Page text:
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Long ago (it feels like a few lifetimes . . .) when I used to teach writing, a colleague of mine would always include a certain line in his introductory class. “How do I know what I think until I read what I wrote?” Puzzled at first, most students soon could understand his point. For it is indeed true that until confronted with the challenge of written expression, most thinking is rather woolly.

Writing about yoga is a particularly daunting task. How do you put into language that which is beyond words?? How do you present in a linear manner (word by word) that which transcends dimension???

What follows on these pages are some of my attempts. The articles contain my thoughts on certain topics at specific points in time. They are no more stable than anything else belonging to the flux of experience.

But I do believe these exercises are an important part of yoga practice. Svadhyaya (study) belongs to the tradition of classical Ashtanga Yoga (fourth niyama according to Patanjali). It is also one of the three pillars of Kriya Yoga.

In the Bhagavad Gita, Krishna says, “When you are unmoved by the confusion of ideas and your mind is completely united in deep samadhi, you will attain the state of perfect yoga.” Study and writing--when informed by the fire of practice--can serve as powerful tools towards the advancement of true understanding, unravelling confusion into clarity. Indeed, they can be a form of practice in themselves. Such is the case in my own practice (though I certainly realise that all people are not so inclined).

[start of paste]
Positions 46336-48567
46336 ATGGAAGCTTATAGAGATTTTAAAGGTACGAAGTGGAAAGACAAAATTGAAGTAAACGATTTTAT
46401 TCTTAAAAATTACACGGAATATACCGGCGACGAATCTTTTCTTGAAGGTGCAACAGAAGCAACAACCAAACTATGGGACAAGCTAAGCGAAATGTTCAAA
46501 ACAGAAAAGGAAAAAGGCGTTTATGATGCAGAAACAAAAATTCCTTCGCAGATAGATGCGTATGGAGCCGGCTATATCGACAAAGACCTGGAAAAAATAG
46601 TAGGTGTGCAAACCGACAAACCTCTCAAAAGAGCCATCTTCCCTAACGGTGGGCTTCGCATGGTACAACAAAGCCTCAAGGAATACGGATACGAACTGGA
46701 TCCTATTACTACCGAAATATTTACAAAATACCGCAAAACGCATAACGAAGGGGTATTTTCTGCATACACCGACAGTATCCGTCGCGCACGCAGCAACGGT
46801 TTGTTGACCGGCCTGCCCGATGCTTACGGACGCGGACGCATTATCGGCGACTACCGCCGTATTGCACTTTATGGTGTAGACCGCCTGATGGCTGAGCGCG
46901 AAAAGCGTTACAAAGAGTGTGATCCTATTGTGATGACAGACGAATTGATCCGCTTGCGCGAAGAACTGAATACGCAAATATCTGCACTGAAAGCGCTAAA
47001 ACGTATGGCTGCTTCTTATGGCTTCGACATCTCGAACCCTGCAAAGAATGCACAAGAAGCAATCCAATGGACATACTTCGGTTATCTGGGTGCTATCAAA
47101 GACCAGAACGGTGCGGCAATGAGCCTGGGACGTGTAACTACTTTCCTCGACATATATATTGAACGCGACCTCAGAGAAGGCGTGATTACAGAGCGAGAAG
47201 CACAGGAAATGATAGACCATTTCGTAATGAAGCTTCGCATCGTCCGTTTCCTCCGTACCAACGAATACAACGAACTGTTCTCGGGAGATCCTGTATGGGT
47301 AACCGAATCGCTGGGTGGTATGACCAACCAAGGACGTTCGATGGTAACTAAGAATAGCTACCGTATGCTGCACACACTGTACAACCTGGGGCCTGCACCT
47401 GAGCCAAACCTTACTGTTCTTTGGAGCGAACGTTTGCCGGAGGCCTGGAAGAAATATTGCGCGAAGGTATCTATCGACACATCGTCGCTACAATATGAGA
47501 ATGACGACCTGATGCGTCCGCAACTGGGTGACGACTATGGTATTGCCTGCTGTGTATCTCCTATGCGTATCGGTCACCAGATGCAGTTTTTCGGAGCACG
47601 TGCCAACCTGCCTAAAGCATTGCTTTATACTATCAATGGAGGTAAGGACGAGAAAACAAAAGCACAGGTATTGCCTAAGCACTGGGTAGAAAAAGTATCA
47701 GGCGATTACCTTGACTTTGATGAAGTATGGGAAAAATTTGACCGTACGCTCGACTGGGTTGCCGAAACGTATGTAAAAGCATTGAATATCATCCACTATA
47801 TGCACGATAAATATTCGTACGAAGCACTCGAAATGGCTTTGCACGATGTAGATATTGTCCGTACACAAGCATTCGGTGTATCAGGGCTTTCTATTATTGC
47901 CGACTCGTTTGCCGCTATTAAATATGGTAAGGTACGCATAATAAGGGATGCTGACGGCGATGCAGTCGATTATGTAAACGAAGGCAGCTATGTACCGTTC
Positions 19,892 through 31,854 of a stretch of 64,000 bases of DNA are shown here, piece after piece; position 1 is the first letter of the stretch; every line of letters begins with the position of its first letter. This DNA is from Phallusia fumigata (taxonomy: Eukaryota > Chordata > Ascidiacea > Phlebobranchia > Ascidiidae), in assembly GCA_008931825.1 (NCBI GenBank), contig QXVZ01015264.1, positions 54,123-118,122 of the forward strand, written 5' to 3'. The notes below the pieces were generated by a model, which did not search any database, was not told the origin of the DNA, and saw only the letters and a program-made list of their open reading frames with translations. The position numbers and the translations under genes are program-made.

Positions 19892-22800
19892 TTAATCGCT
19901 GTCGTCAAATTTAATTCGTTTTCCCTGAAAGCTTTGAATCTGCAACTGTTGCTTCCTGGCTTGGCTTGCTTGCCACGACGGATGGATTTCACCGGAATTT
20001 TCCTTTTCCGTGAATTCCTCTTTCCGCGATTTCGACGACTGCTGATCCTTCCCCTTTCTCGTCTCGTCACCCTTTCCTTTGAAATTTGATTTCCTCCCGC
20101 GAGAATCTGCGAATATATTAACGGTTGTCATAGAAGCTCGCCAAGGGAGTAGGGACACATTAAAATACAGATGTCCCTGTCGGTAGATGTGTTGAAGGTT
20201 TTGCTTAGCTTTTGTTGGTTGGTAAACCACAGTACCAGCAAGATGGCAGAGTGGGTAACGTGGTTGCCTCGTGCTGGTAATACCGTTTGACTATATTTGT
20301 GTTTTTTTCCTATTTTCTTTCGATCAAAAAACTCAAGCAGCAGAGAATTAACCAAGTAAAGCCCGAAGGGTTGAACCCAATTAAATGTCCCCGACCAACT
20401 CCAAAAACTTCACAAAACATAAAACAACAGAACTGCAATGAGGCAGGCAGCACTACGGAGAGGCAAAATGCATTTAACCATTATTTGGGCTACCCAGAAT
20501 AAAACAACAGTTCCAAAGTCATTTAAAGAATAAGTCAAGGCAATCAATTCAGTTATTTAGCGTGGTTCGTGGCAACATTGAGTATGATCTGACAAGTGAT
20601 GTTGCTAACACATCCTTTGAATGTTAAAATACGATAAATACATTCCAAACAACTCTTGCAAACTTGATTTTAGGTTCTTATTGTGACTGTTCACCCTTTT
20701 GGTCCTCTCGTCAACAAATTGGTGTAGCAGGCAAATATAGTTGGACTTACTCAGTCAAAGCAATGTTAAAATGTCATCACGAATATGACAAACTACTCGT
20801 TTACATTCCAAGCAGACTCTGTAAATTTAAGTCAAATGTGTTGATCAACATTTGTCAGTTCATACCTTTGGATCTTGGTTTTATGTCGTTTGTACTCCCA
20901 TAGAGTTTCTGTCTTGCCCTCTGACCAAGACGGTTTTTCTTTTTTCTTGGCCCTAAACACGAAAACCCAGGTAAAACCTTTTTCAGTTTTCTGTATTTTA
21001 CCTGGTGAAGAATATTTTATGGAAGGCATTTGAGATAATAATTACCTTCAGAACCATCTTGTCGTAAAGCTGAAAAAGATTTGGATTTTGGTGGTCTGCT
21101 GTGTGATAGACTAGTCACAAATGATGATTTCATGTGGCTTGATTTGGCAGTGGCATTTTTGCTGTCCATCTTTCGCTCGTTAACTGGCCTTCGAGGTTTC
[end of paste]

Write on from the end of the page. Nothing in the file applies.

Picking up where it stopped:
Blood Memories is a novel I wrote in the late Nineties. Through the medium of fiction, it explores themes of spiritual awakening through the lives of four generations of Italian-American women. If you want a good long page-turner for a beach holiday or long-haul flight, it could be just the thing!

Om Shanti


Meditation for the Month:

"Thoughts come and go.
Feelings come and go.
Find out what it is that remains."
Ramana Maharshi

Latest Blog:

My Hymn to Surya: 
The blue light of morning holds a promise. The ancient rishis knew that. But don’t just believe it, investigate for yourself. It is happening for me right now in a most serendipitous way. My effort to protect my garden here in Sardinia from wild pigs has me up each morning well before dawn, inspecting the results . . .  (read more)